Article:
[PS-2.14] Prosody outweighs statistics: evidence from German

Marimon, M. & Höhle, B.

University of Potsdam

It is well established that infants are able to segment fluent speech into words from about 7-8 months of age (Gout, 2001; Höhle & Weissenborn, 2003; Jusczyk & Aslin, 1995). Research suggests that at least two mechanisms are used to do that. One is the prosody, especially the word stress pattern, and the other one is the so called statistical learning (i.e. transitional probabilities). However, the weight of these two mechanisms differs, and this also varies with age. Following the results from Thiessen & Saffran (2003), the purpose of the current study is to figure out the use of these mechanisms in German, in infancy as well as in adulthood.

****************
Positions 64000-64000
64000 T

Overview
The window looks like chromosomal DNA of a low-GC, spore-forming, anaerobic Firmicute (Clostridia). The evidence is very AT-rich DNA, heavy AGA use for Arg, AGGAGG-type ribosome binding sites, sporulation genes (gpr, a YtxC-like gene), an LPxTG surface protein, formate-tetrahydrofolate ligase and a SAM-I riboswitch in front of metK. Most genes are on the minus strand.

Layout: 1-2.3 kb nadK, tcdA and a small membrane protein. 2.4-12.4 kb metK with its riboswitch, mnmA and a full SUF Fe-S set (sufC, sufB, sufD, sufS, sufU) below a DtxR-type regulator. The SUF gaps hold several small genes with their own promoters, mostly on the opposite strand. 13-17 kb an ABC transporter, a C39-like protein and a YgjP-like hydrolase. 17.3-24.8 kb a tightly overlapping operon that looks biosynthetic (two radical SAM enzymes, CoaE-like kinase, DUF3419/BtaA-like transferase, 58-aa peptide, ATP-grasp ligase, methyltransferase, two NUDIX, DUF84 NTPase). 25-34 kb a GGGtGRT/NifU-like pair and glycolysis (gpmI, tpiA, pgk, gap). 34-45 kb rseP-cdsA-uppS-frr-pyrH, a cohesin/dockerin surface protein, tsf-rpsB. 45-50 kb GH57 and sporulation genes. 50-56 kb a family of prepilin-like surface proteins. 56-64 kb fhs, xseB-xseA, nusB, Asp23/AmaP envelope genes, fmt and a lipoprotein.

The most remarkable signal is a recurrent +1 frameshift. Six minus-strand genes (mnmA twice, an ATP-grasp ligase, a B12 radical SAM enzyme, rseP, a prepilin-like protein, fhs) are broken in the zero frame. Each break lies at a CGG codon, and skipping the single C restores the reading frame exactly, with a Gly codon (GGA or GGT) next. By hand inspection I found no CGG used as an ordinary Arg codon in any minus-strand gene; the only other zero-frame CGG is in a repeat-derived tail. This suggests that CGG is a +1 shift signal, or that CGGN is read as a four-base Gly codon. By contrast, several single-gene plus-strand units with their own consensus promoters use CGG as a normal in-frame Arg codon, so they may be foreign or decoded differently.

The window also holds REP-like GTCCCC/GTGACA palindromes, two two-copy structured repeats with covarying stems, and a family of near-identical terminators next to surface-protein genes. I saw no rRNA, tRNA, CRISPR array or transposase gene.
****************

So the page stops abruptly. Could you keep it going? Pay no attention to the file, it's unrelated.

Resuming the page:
In our study we familiarized German adults (n = 25) with a 2-min artificial iambic language string created with natural language and then tested them in a forced-choice task with three conditions: prosodic words, statistical words and non-words. Results showed that German monolingual adults rely more on the prosodic cues to segment words from the string. Using the same stimuli, 9-month German monolingual babies (n= 30) are currently being tested in the HPP procedure with a familiarization to the same string.